Yesterday, the Fed decided to cut rates as was widely expected but signaled that it is now planning to stay sidelined. That said, the dollar slid, and US equities gained, perhaps as investors remained unconvinced that no more cuts will follow. Ahead of the Fed, the BoC stood pat, but its statement had a more dovish flavor than previously. Today, it was the BoJ’s turn, which decided to stay on hold as well, and changed its forward guidance to signal more clearly the chances of a future rate cut.
The dollar traded lower against all but one of the other G10 currencies on Wednesday and during the Asian morning Thursday. The greenback underperformed the most against NZD, AUD and SEK in that order, while gained only versus CAD.
Yesterday, the Fed decided to cut interest rates by 25bps, to the 1.50%-1.75% range, as was widely anticipated. However, in the statement accompanying the decision, officials changed their wording and instead of noting that they will “act as appropriate” to sustain the economic expansion, they said that they will “monitor the implications of incoming information for the economic outlook" as they assess the appropriate path.
The removal of the “act as appropriate” part could have been meant to signal that after this cut, the Fed is planning to stay sidelined, unless things fall out of orbit. Indeed, at the press conference following the decision, Fed Chair Powell said that “monetary policy is in a good place” and that it is likely to “remain appropriate as long as incoming information about the economy remains broadly consistent with our outlook.”
The dollar strengthened somewhat on the Fed’s decision to signal that no more cuts are on the table, but it turned south during Powell’s press conference and today it was found as the second biggest loser among the G10s. It could be due to Powell’s remarks that a significant inflation rise is needed before they start considering hiking again and/or it could be due to investors’ disbelief on the Committee’s decision to end rate cuts. After all, in September, the dot plot pointed to no more reductions this year and the next, and just at the next gathering, they pushed the cut button, with only two members opposing the decision. Those were Kansas City Fed President Esther George and Boston Fed President Eric Rosengren, who opposed all three cuts delivered this year. We believe that the latter is a reason for the dollar’s slide, and this is evident by the yields of the Fed funds futures, according to which investors still see another rate reduction in July next year, as well as by the gains in the US equity markets.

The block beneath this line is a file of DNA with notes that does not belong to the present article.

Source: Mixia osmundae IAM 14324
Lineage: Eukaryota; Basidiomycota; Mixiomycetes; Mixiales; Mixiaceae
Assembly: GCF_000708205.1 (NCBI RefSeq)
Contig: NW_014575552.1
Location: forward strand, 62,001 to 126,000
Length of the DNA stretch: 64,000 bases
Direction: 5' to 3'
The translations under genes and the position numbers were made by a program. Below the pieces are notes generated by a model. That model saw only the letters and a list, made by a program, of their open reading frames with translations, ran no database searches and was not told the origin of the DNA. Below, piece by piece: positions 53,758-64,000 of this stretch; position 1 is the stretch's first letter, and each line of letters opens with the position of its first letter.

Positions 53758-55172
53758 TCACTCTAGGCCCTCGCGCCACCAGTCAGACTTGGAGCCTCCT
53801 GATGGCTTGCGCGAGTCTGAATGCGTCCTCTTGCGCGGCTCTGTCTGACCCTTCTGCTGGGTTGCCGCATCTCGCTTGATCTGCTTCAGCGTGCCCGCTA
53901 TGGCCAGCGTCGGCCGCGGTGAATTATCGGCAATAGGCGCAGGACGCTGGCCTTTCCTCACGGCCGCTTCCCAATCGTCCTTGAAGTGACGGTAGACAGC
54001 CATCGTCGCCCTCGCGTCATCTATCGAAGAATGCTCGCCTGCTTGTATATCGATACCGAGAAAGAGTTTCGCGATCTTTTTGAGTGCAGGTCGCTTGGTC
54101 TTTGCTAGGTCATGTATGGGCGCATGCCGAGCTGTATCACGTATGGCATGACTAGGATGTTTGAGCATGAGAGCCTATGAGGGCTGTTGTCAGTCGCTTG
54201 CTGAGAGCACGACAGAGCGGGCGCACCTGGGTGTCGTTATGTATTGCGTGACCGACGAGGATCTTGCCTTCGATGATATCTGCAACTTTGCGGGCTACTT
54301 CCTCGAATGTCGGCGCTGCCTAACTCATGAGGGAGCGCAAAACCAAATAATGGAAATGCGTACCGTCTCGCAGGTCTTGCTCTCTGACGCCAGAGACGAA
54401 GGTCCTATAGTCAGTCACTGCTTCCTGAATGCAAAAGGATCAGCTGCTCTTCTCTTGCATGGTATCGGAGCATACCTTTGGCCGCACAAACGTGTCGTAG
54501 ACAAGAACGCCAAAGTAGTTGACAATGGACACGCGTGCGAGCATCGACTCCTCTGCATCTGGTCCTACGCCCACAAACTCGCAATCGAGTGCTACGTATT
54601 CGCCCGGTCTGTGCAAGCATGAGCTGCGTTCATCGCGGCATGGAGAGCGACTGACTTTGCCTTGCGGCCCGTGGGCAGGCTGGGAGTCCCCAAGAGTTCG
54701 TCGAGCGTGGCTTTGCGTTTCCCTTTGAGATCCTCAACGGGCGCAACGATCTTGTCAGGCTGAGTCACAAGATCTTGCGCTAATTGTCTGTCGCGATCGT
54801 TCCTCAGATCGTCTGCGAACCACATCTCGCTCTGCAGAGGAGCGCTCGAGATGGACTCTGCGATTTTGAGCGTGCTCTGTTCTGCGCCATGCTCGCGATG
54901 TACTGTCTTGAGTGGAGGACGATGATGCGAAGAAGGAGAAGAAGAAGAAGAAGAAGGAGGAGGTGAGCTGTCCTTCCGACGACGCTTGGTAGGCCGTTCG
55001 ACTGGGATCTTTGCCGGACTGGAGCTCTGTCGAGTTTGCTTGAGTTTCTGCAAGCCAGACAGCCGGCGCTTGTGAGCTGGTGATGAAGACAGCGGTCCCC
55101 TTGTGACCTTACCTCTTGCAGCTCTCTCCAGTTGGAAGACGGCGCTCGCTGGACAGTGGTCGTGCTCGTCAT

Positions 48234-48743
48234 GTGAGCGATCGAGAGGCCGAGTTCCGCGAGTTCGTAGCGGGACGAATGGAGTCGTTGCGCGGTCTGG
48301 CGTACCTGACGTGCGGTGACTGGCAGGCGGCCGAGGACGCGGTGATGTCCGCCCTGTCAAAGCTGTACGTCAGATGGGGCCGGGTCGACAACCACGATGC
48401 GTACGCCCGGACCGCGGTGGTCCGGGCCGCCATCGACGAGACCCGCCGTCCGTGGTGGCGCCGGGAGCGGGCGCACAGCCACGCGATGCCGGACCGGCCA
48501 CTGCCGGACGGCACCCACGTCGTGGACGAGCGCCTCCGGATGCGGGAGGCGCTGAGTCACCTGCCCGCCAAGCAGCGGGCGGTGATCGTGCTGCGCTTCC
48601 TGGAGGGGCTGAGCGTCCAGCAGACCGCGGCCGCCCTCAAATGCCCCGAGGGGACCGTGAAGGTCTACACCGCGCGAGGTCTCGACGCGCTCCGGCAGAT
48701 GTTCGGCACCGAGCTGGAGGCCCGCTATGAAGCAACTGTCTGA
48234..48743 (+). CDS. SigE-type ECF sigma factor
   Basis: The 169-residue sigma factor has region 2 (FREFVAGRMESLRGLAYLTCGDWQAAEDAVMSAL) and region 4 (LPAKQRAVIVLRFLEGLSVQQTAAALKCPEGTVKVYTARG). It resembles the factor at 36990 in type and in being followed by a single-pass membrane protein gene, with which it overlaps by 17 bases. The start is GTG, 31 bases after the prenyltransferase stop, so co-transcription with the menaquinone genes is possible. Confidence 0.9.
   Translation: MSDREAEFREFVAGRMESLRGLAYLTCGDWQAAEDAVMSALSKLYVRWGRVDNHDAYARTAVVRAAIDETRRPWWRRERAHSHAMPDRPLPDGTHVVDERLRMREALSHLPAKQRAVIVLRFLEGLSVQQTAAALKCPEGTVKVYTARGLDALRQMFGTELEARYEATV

Yesterday’s boost helped EUR/USD to move sharply to the upside and it is now close to its current high of October, at 1.1180. Given the sharp move up in a short period of time, the pair might go for a small correction first, before another round of buying. That said, in order to get comfortable with higher areas, a break of the 1.1180 zone would be needed, hence why we will stay cautiously-bullish for now.
A strong push above the 1.1180 barrier, marked by the current highest point of October, could open the door to some higher areas. First, we will target the 1.1191 hurdle, a break of which could lift the rate to the high of August 13th, at 1.1228. Initially, EUR/USD might stall around there for a bit, or even correct back down slightly. However, as long as the pair remains above the 1.1180 hurdle, we will continue aiming north. The pair may rise again and move in the direction of the 1.1228 obstacle, a break of which could set the stage for a test of the 1.1249 level, marked by the high of August 6th.
On the downside, if EUR/USD moves back below the 1.1123 hurdle, which is the high of October 25th, this could lead to a deeper move lower. We will then aim for the 1.1107 obstacle, a break of which could clear the path to the 1.1073 zone, which held the rate from moving lower on October 25th and 29th. Slightly below that sits another potential support area, at 1.1064, marked near the high of October 11th and 17th.
Ahead of the FOMC, we had another central bank deciding on interest rates and this was the Bank of Canada. This Bank decided to hold its target for the overnight rate at +1.75%, but the statement accompanying the decision had a more dovish flavor than previously. Officials said that they are mindful that the resilience of Canada’s economy will be increasingly tested as trade conflicts and uncertainty persists, and that in considering the appropriate path for monetary policy, they will be monitoring the extent to which the global slowdown spreads beyond manufacturing and investment.
The Canadian dollar tumbled at the time the statement was out, perhaps as investors thought the dovish shift meant that policymakers have started flirting with the idea of easing. Indeed, at the conference following the decision, BoC Governor Poloz said that they considered whether the downside risks were significant enough for an insurance cut, but they decided that they were not worth the risks. He added that the situation will require monitoring.